For Parents Strength and Conditioning at home

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Jun 24, 2006
I am interested in knowing what kind of strength and conditioning your gymnasts do at home? I am wanting my daughter to get into a good habit to do her s&c at home. How much is too much or too little for an 8 year old who is only a few steps away from getting on team. We have a mat and balance beam... I remember there was a drill&practice forum or page, does anyone have that link.. I should of bookmarked it..

Check out our links under the "Gymnastics Skills & Tips" category.

My dds coach sent home a conditioning program that to be done 3x's a wk. It has splits (3mins each all three ways),100 pushups, 50 curls,30 candlesticks,30 arch rocks, 30 hollow rocks, and 3 sets of pike stretches (45 minutes each). It has to be signed and sent back. They get a prize for completing it. She hates doing it even though she knows it works.:rolleyes: All the level 4 's and up have to do it.
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Can you explain in a little more details how to do these?
30 candlesticks,30 arch rocks, 30 hollow rocks

Thanks.. I am going to type it up and explain it to my dd
Be careful how much you push your daughter to do things at home. For some kids it works really well...for some it backfires. If she is not wanting to do strength and conditioning at home, it may turn into a chore. Gymnastics must be fun. Many everyday activities can benefit gymnastics. For expample, riding your bike is great leg exercise and playing on the monkey bars is great for arm strength. Encourage everyday activities such as these.

Conditioning at home is usually something for team kids, this is for the reasons above. A home conditioning program should come from the coach...sometimes it is helpful if the coach is the coach and the parent is the parent. Talk to your child's coach and get some help writing the program and motivating your child to do it. A home conditioning program should not take more than 15 minutes at the begining stages. It must be closely monitored. A great way to do this is to set aside a special time when you and your daughter workout together (no you don't have to do the same exercises she is).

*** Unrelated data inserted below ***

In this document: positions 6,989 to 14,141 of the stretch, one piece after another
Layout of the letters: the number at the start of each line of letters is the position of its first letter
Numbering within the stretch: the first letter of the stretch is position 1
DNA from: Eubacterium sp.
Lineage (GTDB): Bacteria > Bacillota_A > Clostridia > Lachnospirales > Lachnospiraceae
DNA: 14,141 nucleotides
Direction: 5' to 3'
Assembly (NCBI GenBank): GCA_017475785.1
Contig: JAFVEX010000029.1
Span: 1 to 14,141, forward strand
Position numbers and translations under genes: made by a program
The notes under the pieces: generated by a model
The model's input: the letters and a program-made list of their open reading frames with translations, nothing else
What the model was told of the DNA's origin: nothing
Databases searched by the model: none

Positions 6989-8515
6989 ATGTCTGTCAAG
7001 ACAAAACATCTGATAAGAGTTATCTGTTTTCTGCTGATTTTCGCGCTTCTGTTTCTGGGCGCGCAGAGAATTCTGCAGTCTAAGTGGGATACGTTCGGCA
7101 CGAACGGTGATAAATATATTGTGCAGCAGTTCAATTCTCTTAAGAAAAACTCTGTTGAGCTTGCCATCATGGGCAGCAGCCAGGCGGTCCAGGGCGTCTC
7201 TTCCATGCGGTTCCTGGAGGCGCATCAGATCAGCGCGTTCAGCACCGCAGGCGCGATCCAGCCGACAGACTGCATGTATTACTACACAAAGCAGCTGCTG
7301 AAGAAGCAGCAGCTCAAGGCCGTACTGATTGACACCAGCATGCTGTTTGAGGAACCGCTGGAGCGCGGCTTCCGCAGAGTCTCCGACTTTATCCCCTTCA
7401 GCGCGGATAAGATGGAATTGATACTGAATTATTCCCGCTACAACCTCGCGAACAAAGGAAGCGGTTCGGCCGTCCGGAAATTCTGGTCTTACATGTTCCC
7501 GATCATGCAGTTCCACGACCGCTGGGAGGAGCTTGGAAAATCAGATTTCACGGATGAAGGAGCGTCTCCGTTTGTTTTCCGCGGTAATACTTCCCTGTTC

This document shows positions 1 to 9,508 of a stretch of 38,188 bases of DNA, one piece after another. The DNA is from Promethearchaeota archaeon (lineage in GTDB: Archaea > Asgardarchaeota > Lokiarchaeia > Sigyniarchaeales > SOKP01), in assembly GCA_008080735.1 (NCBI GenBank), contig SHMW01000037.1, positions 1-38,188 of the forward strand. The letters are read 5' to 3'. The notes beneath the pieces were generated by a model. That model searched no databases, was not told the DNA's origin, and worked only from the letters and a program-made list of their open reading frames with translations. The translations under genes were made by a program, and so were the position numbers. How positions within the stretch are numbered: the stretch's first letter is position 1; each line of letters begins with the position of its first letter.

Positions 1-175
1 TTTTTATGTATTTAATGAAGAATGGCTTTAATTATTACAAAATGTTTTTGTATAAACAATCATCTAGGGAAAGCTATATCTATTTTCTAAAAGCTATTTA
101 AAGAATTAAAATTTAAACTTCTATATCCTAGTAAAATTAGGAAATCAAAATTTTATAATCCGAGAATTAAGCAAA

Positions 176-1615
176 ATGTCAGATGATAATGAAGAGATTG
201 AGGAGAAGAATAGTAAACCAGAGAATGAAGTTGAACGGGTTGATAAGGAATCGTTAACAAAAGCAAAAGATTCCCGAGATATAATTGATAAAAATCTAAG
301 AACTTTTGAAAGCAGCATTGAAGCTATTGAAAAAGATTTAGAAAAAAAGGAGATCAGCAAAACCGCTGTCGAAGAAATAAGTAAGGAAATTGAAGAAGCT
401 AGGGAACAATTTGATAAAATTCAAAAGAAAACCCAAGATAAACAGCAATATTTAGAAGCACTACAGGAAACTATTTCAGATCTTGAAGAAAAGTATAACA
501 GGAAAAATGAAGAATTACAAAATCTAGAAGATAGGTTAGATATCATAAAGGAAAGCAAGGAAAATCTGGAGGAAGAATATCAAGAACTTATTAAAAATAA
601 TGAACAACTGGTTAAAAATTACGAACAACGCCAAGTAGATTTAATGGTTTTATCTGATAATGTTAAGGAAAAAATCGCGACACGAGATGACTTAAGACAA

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Virgogal, take a look at the drills and skills website for a definition of how hollow rocks, arch rocks and candlesticks are done. I think the website is I have two children in preteam and, while they do a lot of conditioning in class, there is no formal at home conditioning. My son's coaches have just asked that he work on abdominal strength at home, as well as splits, but they haven't given us any kind of formal routine. We just ask him to spend about 5-10 minutes on days he isn't in the gym doing splits, crunches, L-seats and v-ups. We don't remember to do it all the time and so I'd say he probably only does these a couple of times a week. I am supposing it gets more formalized once they are on team. Anyway, hopefully the drills and skills website will help you. Good luck!
I dont know how much your daughter is in the gym but I dont allow my daughter to condition at home. She is 8(level 4) also. She works out 4 days a week/ 3-5 hours at a time. You can over condition and that can lead to injuries and pulled muscles. Just evaluate her situation and make sure that its not to much.

I should clarify that the reason that my dds coach added at home conditioning was because a lot of the girls lost some strength and stamina from taking time off this summer for vacations and other activites. She also knows that since the girls practice 4-5 hrs a wk the parents would rather have them doing conditioning at home so they can have more time to work routines and skills at practice. She realizes that a lot of parents cant afford more time in the gym.
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